In 1845, a Russian Professor of medicine, Dr T. Inosemtoff of the Imperial University of Moscow, published two case histories of metastasized cancer in the Gazette Médicale (Paris). In both cases, the further development of the illness was successfully halted via amygdalin treatment. (Rosenberg)[1]

Fava or Faba Beans

Quintus Serenus Sammonicus was the Roman author of a didactic medical poem in the 2nd century containing a number of popular remedies that were much used in the Middle Ages. These included faba beans cooked in wine for tumors of the testes.

Similarly Scribonius Largus recommended faba beans boiled in vinegar for testicular tumors. Marcellus Empiricus referred to the beans with pods for tumors of the genitals.

Paulus Aegineta (Paul of Aegina), the 7th century Byzantine Greek physician, wrote a medical encyclopedia in several books. He refers to faba beans for the treatment of tumors.

Bald's Leechbook is an Anglo-Saxon compendium written about 900 AD. It contains local folk remedies as well as citations from classical works and refers to faba beans for the treatment of hard tumors or swellings.

Odo, the bishop of Meung is an 11th century French physician who based his writings on classical authors. He mentions Faba beans for parotid tumors.

Lentils

Scribonius Largus suggested cooked lentils for intestinal cancer. Pliny the Elder mentions lentil beans for tumors and indurations. Similarly, Theodorus Priscianus refers to lentil beans for glandular tumors.

The lentil bean was cooked to treat tumors on the outer part of the ear according to Oribasius, the Greek encyclopaedist and healer and friend and doctor to the emperor Julian.

Ibn al-Baitar described the whole lentil plant being boiled in vinegar for indurated glands and hard tumors.

The Codex Sangallensis, a 9th century German manuscript on various subjects, discusses the whole lentil plant boiled in water to treat tumors of the genitals.

Similarly, Walafrid Strabo, the abbot of Reichenau in the 9th century, is the earliest medical writer on German soil. He also describes the whole lentil plant being boiled in water for tumors of the mouth.

Lentil seeds boiled in vinegar was used for indurations and tumors of the eyes, according to the Herbal of Rufinus, a 14th century Bolognese physican.

Dodoens (1517-1585), the Flemish physician and botanist, mentions lentils being made into a poultice to treat cancer as does William Coles (1626–1662) the writer of "Adam in Eden", a book of practical information about "those more wholesome Herbs and Plants that he hath growing at his own doore which are more consonant and proper for his Body." He omits "those Outlandish Plants and Ingredients which are almost if not altogether impossible to be obtained."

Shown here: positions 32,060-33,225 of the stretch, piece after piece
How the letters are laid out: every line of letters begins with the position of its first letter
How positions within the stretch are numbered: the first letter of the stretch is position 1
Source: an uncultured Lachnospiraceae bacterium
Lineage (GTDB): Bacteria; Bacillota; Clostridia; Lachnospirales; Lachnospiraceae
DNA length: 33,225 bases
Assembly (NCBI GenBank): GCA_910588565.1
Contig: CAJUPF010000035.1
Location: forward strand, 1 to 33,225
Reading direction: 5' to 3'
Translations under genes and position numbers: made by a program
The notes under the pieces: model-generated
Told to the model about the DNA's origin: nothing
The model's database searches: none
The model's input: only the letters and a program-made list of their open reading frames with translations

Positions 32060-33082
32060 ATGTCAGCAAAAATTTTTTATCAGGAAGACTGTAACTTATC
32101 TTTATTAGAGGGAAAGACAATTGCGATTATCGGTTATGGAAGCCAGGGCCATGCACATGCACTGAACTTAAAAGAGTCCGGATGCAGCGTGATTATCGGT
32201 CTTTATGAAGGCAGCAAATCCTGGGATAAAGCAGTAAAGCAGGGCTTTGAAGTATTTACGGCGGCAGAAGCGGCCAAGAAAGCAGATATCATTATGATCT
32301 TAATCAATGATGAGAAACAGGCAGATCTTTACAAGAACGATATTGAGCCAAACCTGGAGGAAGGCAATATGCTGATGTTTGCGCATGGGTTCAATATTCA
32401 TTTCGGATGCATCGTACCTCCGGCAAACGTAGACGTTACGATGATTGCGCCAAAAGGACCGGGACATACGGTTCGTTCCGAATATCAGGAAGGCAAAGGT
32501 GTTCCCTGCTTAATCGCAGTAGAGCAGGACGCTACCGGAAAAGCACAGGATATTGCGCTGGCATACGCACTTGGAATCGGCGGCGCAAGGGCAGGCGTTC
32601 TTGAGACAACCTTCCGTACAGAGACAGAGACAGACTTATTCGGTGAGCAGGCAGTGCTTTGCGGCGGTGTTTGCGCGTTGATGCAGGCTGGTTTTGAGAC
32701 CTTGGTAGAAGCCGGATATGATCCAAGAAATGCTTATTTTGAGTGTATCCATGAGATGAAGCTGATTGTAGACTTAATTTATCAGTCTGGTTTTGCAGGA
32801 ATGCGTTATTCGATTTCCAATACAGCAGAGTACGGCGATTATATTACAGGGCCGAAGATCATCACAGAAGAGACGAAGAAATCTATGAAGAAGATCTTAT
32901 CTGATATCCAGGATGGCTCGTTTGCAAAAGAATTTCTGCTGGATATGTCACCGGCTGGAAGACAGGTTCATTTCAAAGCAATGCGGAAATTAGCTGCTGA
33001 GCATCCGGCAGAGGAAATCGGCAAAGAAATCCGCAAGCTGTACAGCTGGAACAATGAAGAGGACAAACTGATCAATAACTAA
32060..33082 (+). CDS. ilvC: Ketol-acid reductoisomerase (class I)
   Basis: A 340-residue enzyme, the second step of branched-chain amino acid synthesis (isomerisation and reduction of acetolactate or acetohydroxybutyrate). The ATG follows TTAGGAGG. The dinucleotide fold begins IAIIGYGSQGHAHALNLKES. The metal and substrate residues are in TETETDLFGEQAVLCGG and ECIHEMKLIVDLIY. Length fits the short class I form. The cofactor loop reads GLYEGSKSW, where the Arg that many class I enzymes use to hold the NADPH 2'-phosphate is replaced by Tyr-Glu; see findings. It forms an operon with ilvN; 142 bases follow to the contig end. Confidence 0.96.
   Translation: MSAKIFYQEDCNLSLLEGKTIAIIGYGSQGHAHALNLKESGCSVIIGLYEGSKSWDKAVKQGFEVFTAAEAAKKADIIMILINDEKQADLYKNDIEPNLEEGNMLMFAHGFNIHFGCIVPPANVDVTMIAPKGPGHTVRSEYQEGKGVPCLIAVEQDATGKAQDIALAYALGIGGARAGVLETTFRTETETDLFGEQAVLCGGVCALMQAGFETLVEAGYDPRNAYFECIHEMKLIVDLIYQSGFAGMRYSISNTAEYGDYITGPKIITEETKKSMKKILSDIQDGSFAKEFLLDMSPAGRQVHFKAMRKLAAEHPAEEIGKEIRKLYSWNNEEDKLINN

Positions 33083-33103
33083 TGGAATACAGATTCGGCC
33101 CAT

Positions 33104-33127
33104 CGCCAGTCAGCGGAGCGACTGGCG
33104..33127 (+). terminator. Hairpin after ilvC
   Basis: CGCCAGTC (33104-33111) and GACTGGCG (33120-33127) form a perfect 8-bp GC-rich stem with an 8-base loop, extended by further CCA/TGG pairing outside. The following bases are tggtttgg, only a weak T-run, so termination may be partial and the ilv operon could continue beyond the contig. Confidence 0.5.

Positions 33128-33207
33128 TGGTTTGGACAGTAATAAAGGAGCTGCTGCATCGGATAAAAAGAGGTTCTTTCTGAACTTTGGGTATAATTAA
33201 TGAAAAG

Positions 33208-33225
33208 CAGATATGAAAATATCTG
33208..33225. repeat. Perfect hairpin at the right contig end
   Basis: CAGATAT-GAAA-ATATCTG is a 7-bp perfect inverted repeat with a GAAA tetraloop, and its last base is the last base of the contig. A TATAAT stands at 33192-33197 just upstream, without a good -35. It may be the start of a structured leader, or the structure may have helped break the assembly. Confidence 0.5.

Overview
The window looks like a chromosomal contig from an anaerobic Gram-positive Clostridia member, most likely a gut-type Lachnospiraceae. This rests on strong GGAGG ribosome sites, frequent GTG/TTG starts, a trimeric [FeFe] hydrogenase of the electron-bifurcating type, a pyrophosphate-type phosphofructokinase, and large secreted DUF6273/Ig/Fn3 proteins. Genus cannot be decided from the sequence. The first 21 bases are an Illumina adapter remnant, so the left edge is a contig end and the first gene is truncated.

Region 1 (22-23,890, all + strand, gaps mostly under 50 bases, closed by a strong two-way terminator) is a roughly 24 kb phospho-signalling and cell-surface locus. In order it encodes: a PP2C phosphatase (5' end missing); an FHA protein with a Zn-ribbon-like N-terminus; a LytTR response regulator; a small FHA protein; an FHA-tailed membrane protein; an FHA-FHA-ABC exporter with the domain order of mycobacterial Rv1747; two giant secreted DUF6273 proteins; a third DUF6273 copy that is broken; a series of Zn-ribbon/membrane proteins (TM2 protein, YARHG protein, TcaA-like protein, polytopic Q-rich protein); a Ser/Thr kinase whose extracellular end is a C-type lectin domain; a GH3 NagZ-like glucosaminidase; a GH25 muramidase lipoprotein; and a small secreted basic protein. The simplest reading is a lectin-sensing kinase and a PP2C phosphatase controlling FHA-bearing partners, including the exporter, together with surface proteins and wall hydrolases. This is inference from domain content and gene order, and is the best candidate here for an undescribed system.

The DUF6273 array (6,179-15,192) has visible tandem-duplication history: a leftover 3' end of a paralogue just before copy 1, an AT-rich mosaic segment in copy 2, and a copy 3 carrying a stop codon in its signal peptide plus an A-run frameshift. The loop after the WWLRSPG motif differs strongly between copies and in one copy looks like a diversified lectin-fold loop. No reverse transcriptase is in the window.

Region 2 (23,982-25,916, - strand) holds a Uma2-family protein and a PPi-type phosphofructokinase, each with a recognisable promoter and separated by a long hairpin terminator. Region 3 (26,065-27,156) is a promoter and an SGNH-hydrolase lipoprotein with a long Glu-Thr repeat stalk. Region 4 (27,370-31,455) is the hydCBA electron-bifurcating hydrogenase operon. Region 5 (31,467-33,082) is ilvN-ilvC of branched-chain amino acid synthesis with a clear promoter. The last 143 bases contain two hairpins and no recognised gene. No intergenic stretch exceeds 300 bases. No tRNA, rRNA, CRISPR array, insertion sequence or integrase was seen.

Nicholas Culpeper, the 17th century English botanist, herbalist, physician and astrologer wrote the "Complete Herbal" in 1653 in London. He describes lentils boiled in water for cancers.

Lentils ingested in form of ghees or powders were used for abdominal tumors in India according to the Charaka Samhita, published in Calcutta by Corinthian Press, 1888 – 1909 (and available in modern editions).

Flax/Linseed

Hippocrates (460–370 BC), the Greek physician, is one of the outstanding figures in the history of medicine. He was the founder of the school of medicine which sought to separate practice from superstition and divine origin. He authored or collected numerous works. He discussed flax or linon as an emollient or ointment for indurations and hard tumors of the neck.

Pliny the Elder (AD 23-79) referred to linseed with barley meal, with salt for tumors and linseed boiled in wine for inflamed tumors. In the 4th century, Theodorus Priscianus described the use of linseed or linum as a paste for an ointment for glandular tumors.

Alexander of Tralles (which is now in Turkey) was born in about 525 AD and practised medicine with success in Rome. He described flax seed used in an ointment for tumors of the parotid glands.

Abu Mansur Muvaffak Harawi, the 10th century Persian physician, wrote a book containg some 585 remedies, the majority of which were from plants. He describes the "bazr ul-kattan" seed with honey and violet oil used for external tumors.

Similarly Avicenna includes flax seed as an ointment or salve for the treatment of hard tumors. William Coles also refers to flax seeds for the treatment of tumors.

The "Botanicum Officinale" was published in 1722 in London as a "Compendium Herbal, Giving An Account of all such plants as are now used in the Practice of Physick. With Their Descriptions and Virtues." It includes linum or flax seed as an ointment for tumors.

The "New Family Herbal" published in 1790 in Birmingham, England refers to flax seed used in poultices for inflammatory tumors. Similarly, Thornton’s Herbal of 1810 referred to flax seed oil for use on breast tumors.

The "American Medical Family Herbal" published in 1814 in New York described flax seed oil as used on a cancerous lump on the breast. The Botanic Physician published in 1830 in New York describes linseed oil used as a plaster against cancer. The American Medical Association of 1922, in ‘Cancer, cures and treatments’ describes flax seed used as a paste against cancer.

Cranberry